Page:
Face to face with war and poverty​

In the summer of 2003 I was standing on a rock berm overlooking a valley with a mountain on the other side. Rock hills, dust clouds, and dirt roads were in every direction for as far as I could see until the horizons disappeared. I don’t remember what day or month it was but that hadn’t mattered in a while. Myself and 20 other men had found this desolate plot of land and created a makeshift gun firing range out of it. We then spent nearly an entire day firing off a myriad of weapons from 50 caliber sniper rifles, to AK-47’s, grenade launchers, and claymore mines into the dirt nothingness that surrounded us.


We are slightly outside of Kabul, the capital of Afghanistan. The specific location is also unknown to me and nearly irrelevant because most of what I saw of that country during my time there looked exactly the same as I described here: barren. I had been in the country a few months when this story occurred, I’m a 20 year old kid dripping with attitude, arrogance, and fear. I had never been out of the country before and certainly never to an active war zone.


Despite a bleak location this day was long and fun, our ears rang and our noses were filled with the smell of gunpowder. The vast empty wasteland provided us a clear vision of any threats so we felt safe and we were able to enjoy ourselves. We were blowing stuff up and talking shit, the height of the military bonding experience.


Throughout the day we started to attract some locals. I know I said we were in the middle of nowhere but in Afghanistan there are people who do live in the middle of nowhere. I assume they heard the commotion and explosions and decided to walk towards the noise and see what was up. The group was 5 or 6 older men and it prompted myself and another low ranking troop to hold guard and keep everyone at a safe distance. I had regular interactions with locals so this wasn’t anything alarming and the US had been in the country long enough now that both cultures had experience working with each other on all sorts of things, we vetted locals who then worked as labor for various jobs on the base, we occasionally shopped downtown at their stores, and we attended their weekly bazaar to buy souvenirs and bootleg DVD’s. My attitude towards locals was mostly neutral, I certainly didn’t hate them, I didn’t feel that they were some moral or religious enemy, this wasn’t a mobilized country filled with active soldiers, and these weren’t resistance citizens we were trying to quell. I also wasn’t very sympathetic to them though this was most likely a byproduct of American exceptionalism – some inherent idea that I was superior because I’m from a superior country irrelevant that I didn’t build or really understand what made my country superior. I also suffered from war fever which had been beaten into me from my military training, the U.S. news; since September 11th the entire U.S. media apparatus had lusted over this war on terror against those “evil Muslim terrorists”, and probably more than the first two the biggest reason I wasn’t overly sympathetic to the Afghanis was because I was a 20 year old idiot with a bad attitude. I just wasn’t mature enough to look at these impoverished people and this destitute place and think “I can learn a lot here”. Despite any personal biases coming into the country after spending a little time here my it didn’t take long to understand that most of these people are civilians caught in the friction between the heinous acts of a few Saudi Arabian terrorists and American macro foreign policy interests. Unlike in movies where good and bad actors have clearly defined roles; reality is far muddier. The majority of locals I came across were truly innocent people who had good morals and lived in abject poverty, a threat to no one, but one must be acutely aware that there are enemies in mingling within these crowds. This enemy doesn’t wear a uniform, he acts as a one-off among actual friendlies, he hides AK-47’s and grenades in his robe, and you don’t see him until you have your back to him.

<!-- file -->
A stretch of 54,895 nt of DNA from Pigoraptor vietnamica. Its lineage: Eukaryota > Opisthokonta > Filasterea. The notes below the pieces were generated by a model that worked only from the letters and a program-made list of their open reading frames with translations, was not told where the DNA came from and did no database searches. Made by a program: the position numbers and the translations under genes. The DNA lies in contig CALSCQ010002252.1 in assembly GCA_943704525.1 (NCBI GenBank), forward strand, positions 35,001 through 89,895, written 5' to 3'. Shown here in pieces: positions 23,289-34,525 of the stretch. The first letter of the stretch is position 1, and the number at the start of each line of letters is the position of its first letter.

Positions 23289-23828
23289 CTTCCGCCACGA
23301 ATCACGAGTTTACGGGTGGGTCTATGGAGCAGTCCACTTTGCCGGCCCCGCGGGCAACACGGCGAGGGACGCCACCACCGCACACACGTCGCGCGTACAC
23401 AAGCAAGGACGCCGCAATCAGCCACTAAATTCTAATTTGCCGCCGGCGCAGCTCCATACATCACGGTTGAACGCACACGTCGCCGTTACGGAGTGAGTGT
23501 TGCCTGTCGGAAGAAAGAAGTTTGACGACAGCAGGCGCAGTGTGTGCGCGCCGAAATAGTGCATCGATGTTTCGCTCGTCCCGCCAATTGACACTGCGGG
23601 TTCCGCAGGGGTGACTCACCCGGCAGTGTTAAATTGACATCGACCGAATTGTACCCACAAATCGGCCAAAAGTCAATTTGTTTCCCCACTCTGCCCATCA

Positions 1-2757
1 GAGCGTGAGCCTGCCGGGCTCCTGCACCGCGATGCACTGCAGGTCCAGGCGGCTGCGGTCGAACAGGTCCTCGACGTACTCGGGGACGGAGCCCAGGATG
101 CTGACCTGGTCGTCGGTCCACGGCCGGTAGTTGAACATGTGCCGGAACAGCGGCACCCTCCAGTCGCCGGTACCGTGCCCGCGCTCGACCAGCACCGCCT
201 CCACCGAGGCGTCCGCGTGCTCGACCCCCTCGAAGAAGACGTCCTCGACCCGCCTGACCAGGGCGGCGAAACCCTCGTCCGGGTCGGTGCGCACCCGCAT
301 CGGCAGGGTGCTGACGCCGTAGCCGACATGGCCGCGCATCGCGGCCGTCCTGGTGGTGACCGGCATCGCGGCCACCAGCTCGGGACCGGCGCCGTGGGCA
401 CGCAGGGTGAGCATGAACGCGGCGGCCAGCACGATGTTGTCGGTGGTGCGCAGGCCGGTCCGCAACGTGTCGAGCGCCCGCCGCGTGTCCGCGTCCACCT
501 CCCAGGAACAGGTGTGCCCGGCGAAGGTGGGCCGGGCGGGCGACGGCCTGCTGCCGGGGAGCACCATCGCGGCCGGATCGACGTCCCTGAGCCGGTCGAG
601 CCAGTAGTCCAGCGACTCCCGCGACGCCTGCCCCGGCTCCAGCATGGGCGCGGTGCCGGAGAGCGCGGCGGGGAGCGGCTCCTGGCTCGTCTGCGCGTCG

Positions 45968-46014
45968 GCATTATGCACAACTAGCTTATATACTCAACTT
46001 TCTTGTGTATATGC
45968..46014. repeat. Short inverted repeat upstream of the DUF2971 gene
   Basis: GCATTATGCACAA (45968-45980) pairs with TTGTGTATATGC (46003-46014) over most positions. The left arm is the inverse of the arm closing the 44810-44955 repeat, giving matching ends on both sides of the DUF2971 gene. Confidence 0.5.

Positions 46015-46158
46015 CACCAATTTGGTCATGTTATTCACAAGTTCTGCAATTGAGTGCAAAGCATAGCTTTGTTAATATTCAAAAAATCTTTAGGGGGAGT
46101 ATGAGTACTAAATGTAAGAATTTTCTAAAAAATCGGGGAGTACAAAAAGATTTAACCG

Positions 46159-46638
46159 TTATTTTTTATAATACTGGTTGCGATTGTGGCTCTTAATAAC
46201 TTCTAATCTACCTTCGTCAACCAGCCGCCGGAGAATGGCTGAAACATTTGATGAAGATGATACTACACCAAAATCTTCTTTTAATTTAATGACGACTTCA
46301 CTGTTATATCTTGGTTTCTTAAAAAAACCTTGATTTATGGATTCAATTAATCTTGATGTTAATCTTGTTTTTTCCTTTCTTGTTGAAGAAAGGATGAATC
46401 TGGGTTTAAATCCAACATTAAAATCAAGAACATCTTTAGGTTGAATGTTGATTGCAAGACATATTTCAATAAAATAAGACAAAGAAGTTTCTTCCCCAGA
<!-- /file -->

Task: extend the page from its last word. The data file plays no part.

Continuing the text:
This is a mindset I maintain to this day, for better or for worse. I look at everyone as being innocent and honest while never ever letting my guard down in case they suddenly become an active shooter.

Today, as this group of robed strangers slowly accumulated we worked to keep everyone at a safe distance and keep an incredibly close eye on them to protect our cache of weapons and ammunition in case someone turned out to be not so harmless. They seemed to nudge their way forward bit by bit over the hours and I wasn’t sure if it was because they were curious to get a closer look at what they were doing, or perhaps they weren’t that enthusiastic to abide by a foreigner standing in their home land arbitrarily telling them where they can and can’t go, or maybe they just wanted to see if they could push the limits of a fairly timid young kid, I honestly wouldn’t blame them for any. It was a bit of a tense situation.


I couldn’t communicate with anyone in country because of the language barrier, and unlike trying to order food in a foreign country where both parties are stretching their vocabulary to reach a mutual understanding and solve a common problem, I had zero interest in learning Farsi. We made due by using the most basic of body language to get through normal tasks. Negotiating and buying goods, directing them where to go, or even trying to find out where things are can be accomplished almost fully with just body language. In this particular instance my body language was clear as day – I’m holding an M4 across my chest and showing my hand in the universal sign for STOP.